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The Congressional Budget Office released a report this week showing that the gap between wealthy and poor Americans has become much wider than it once was.
What's behind that expanding income gap?
Federal tax policy is part of the story. Those at the top of the income ladder have been the biggest beneficiaries of tax cuts over the last three decades.
But the biggest change has come in the shape of the economy itself.
The United States is becoming more and more of a winner-take-all society. Cornell University economist Robert Frank co-wrote a book with that name. It describes how technological change allows top performers to claim an ever-larger slice of the economic pie.
"The most vivid example we had for a long time was the tax advice industry," he says. People who once might have gone to a local accountant to have their taxes done can now use mass-produced software instead. That puts a crimp on the income of local accountants. But the CEO behind TurboTax made more than $4 million last year.
Superstars in sports and entertainment have long enjoyed that kind of outsized gain. But Frank says the winner-take-all pattern of concentrated rewards is spreading to one field after another.
"All that's to the good in one sense. I mean, we get to buy from the best now in a way that we didn't," he says. "But it's created an enormous increase in income inequality."
None of this is exactly news to people who've been paying attention for the last three decades. Ten days after he took office, President Obama set up a task force on the issue, to be chaired by Vice President Biden.
"The measure of our success will be whether the middle class once again shares in the economic success and prosperity of the nation," Biden said.
Republicans generally don't like to talk about the widening income gap. Instead, they stress that with hard work anyone can make it into the top 1 percent. In a speech this week at the Heritage Foundation, Republican Rep. Paul Ryan argued that focusing on the distribution of income amounts to misguided class warfare.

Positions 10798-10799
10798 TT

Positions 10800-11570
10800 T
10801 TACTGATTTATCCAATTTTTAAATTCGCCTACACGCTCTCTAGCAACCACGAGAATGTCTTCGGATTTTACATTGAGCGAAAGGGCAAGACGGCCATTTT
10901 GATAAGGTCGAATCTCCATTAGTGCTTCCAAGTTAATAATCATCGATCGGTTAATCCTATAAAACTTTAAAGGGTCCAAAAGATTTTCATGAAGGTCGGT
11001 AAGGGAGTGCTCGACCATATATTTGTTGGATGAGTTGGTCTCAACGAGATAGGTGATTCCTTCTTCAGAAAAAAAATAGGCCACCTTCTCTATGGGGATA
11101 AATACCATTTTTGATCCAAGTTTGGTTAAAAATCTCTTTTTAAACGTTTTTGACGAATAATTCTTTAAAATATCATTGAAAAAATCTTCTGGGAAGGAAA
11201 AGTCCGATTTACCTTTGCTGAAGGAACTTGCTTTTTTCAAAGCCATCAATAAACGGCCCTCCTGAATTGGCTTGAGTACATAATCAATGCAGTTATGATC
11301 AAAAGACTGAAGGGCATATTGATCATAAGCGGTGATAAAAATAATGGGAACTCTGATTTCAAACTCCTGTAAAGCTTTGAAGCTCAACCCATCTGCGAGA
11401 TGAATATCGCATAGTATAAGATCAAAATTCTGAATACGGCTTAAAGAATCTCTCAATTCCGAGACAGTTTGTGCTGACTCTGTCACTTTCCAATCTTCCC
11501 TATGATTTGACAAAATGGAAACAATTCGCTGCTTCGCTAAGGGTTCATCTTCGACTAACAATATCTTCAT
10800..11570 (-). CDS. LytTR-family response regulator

"This just won't work in America," Ryan said. "Class is not a fixed designation in this country. We are an upwardly mobile society with a lot of income movement between income groups."
In fact, studies show there's less upward mobility now than there used to be, and less movement between income groups in the United States than in Germany, France, Canada or the Scandinavian countries.
Economist Jared Bernstein, who used to staff the Middle Class Task Force at the White House, argues the Republican budget drafted by Ryan would worsen inequality, because it would cut government programs that benefit the poor and middle class, while cutting taxes for the wealthy.
"I think it was Warren Buffett who said, 'If there's class warfare out there, my class is winning,'" Bernstein says. "It's not that you want your tax system to totally offset the inequality in market outcomes. I don't. But you certainly don't want them to make it worse. And plans like those of Paul Ryan do. And that to me sounds a lot like class warfare."
What Could Narrow The Gap?
But even liberal economists like Bernstein don't believe tax policy alone can correct for the nation's mounting inequality.
"That's where we have to look for policy solutions to increase the earnings power, the bargaining power, the basic ability of middle-class families to claim their fair share of the productivity growth that they themselves are helping to create," he says.
We're probably not going to outlaw TurboTax. And the administration's efforts to strengthen unions' bargaining power have so far borne little fruit. The White House is trying to encourage manufacturing — where rewards tend to be more evenly distributed. And economist Frank says it wouldn't hurt to make the financial industry, with its conspicuous winner-take-all bonuses, a little less attractive.
"In 2007, I think it was 44 percent of the graduating class from Princeton took jobs in the financial services industry. Really talented kids who could be doing useful things — instead they're competing to see who can forecast what the asset price will be 10 seconds sooner than the next quickest forecast," Frank says. "We don't need that many people seeking those positions."
Finally, any steps that improve the job market could help. The 1990s, when employers had to compete for workers, produced some of the biggest gains for people in the middle of the income ladder. Bernstein says the best recipe for giving working people a bigger slice of the economic pie is full employment.